However, I am very disappointed in RedFoo. Gordy Barry raised you better than that, asshole! I watched you play tennis, and this is how you repay your female fans?!? Just kidding, I was nominally aware of RedFoo’s tennising.

  8. This is great, I feel like a lot of people who believe men and women should be equal but don’t call themselves feminist take issue with the focus on women’s issues where they want to focus on “everybody” issues. Feminism is like a subset of wanting everyone to be equal, it’s centered on women’s rights because that is an issue that needs an advocacy group. I wish those people would realize that if they think “I want rights for everybody, not just women” that means that A)They are by extension, a feminist and B)Then they should treat everyone equally and be concerned with protecting their rights, INCLUDING WOMEN!

  9. Hi,

    I very much enjoyed this post.

    It was beautifully written, funny at times, and poignant.

    It also made me think.

    I do wonder about the word “feminist.”

    There was an interesting classroom exercise I once saw a teacher use. The teacher asked each student to fill in the blank “I am a ______” with up to five different answers. The teacher told them to complete the assignment right then, during class. The students were asked not to think about the assignment much, and not to discuss it with anyone, and they had to write their answers down on paper, rather than speak them aloud. The teacher collected their papers and then, later in the day, discussed the answers with the class. (She spoke very generally, without treading on anyone’s privacy.)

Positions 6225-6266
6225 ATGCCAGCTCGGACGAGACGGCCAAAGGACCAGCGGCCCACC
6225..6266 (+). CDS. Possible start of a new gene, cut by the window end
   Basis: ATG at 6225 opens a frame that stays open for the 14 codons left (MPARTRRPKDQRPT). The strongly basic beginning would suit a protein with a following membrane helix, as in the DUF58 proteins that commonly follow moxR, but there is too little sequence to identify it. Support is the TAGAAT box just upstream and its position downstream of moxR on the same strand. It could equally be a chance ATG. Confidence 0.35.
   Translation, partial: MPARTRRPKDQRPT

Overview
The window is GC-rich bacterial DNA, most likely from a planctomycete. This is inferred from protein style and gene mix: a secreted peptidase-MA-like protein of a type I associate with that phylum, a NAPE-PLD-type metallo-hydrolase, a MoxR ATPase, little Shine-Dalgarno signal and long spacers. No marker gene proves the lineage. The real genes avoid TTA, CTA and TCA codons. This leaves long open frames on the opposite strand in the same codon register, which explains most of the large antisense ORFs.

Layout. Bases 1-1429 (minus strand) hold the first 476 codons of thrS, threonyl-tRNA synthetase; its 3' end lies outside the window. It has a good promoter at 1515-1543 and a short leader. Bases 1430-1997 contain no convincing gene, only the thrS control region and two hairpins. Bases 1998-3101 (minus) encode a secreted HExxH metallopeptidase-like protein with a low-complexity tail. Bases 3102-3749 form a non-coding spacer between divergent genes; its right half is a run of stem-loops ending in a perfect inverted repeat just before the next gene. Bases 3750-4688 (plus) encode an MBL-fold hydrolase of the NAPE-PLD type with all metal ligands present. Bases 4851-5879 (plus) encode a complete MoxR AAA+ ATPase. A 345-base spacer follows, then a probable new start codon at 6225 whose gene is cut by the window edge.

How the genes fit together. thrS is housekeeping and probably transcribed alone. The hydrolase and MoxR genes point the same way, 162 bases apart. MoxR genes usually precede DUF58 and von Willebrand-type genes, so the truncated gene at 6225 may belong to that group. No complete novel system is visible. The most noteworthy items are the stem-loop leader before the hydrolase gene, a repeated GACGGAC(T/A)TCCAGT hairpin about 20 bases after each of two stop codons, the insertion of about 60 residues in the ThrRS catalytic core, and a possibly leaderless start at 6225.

Now, consider that portion of America’s adult population who, if asked to give ten (or maybe 15) answers to this fill-in-the-blank, would write “feminist” as one of them.

    I suspect that these individuals would tend to share a wide variety of different beliefs, that many individuals, who would not self-identify as “feminist” on this assignment would not share. I suspect they would tend to share a number of beliefs that one need not hold in order to be committed to equality.

    I am not saying that those people who would self-identify as “feminist” in this assignment have exactly the same beliefs. They’re individuals, and some might not share many beliefs with the others at all. Rather, here is my contention. Suppose you randomly chose one person from the group who would self-identify as “feminist” and you randomly chose a second person from the group who would not self-identify this way. My contention is that there are a large number of beliefs which a randomly-chosen self-identified “feminist” would be —-more likely—- to have.

    Now, consider surveys that ask “Do you consider yourself a feminist?” or “Are you a feminist?”

    What are these surveys asking? I suspect they are ACTUALLY asking this: “Are your beliefs and commitments, across the spectrum, similar to the beliefs of those who would self-identify as feminists in the assignment described above?” And, for many people, the correct answer to this question is “no.”


    In order to highlight this, suppose you created a survey, in which, at the top, you provided the correct definition of “feminist.” You said: “This is what a feminist is,” and you connected the term to equality. Suppose you even asked people to accept this definition as they complete the survey. “For at least the next five minutes,” you write, “please use and think of the term this way.”